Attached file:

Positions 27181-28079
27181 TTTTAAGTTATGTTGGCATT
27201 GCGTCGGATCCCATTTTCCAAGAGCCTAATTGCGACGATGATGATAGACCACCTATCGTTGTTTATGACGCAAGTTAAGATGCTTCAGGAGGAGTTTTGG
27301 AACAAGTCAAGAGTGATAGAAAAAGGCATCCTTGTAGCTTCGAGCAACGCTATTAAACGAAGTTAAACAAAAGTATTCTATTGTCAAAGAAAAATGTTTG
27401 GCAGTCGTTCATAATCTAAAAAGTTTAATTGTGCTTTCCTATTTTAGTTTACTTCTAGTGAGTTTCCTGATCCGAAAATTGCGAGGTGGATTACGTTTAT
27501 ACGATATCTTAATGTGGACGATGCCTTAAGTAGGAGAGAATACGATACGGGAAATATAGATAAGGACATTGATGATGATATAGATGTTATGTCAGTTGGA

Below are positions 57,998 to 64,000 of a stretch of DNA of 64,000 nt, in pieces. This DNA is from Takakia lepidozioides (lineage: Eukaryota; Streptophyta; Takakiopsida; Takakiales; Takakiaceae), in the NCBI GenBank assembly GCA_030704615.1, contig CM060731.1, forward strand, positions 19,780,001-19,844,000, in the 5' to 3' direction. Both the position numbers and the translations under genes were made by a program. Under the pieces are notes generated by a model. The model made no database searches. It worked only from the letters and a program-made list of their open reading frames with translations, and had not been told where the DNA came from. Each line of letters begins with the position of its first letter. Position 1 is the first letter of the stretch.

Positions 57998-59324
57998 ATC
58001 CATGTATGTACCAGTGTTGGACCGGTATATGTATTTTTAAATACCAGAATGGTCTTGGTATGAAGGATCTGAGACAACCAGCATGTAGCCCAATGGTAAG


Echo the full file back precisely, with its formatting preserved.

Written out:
Positions 27181-28079
27181 TTTTAAGTTATGTTGGCATT
27201 GCGTCGGATCCCATTTTCCAAGAGCCTAATTGCGACGATGATGATAGACCACCTATCGTTGTTTATGACGCAAGTTAAGATGCTTCAGGAGGAGTTTTGG
27301 AACAAGTCAAGAGTGATAGAAAAAGGCATCCTTGTAGCTTCGAGCAACGCTATTAAACGAAGTTAAACAAAAGTATTCTATTGTCAAAGAAAAATGTTTG
27401 GCAGTCGTTCATAATCTAAAAAGTTTAATTGTGCTTTCCTATTTTAGTTTACTTCTAGTGAGTTTCCTGATCCGAAAATTGCGAGGTGGATTACGTTTAT
27501 ACGATATCTTAATGTGGACGATGCCTTAAGTAGGAGAGAATACGATACGGGAAATATAGATAAGGACATTGATGATGATATAGATGTTATGTCAGTTGGA

Below are positions 57,998 to 64,000 of a stretch of DNA of 64,000 nt, in pieces. This DNA is from Takakia lepidozioides (lineage: Eukaryota; Streptophyta; Takakiopsida; Takakiales; Takakiaceae), in the NCBI GenBank assembly GCA_030704615.1, contig CM060731.1, forward strand, positions 19,780,001-19,844,000, in the 5' to 3' direction. Both the position numbers and the translations under genes were made by a program. Under the pieces are notes generated by a model. The model made no database searches. It worked only from the letters and a program-made list of their open reading frames with translations, and had not been told where the DNA came from. Each line of letters begins with the position of its first letter. Position 1 is the first letter of the stretch.

Positions 57998-59324
57998 ATC
58001 CATGTATGTACCAGTGTTGGACCGGTATATGTATTTTTAAATACCAGAATGGTCTTGGTATGAAGGATCTGAGACAACCAGCATGTAGCCCAATGGTAAG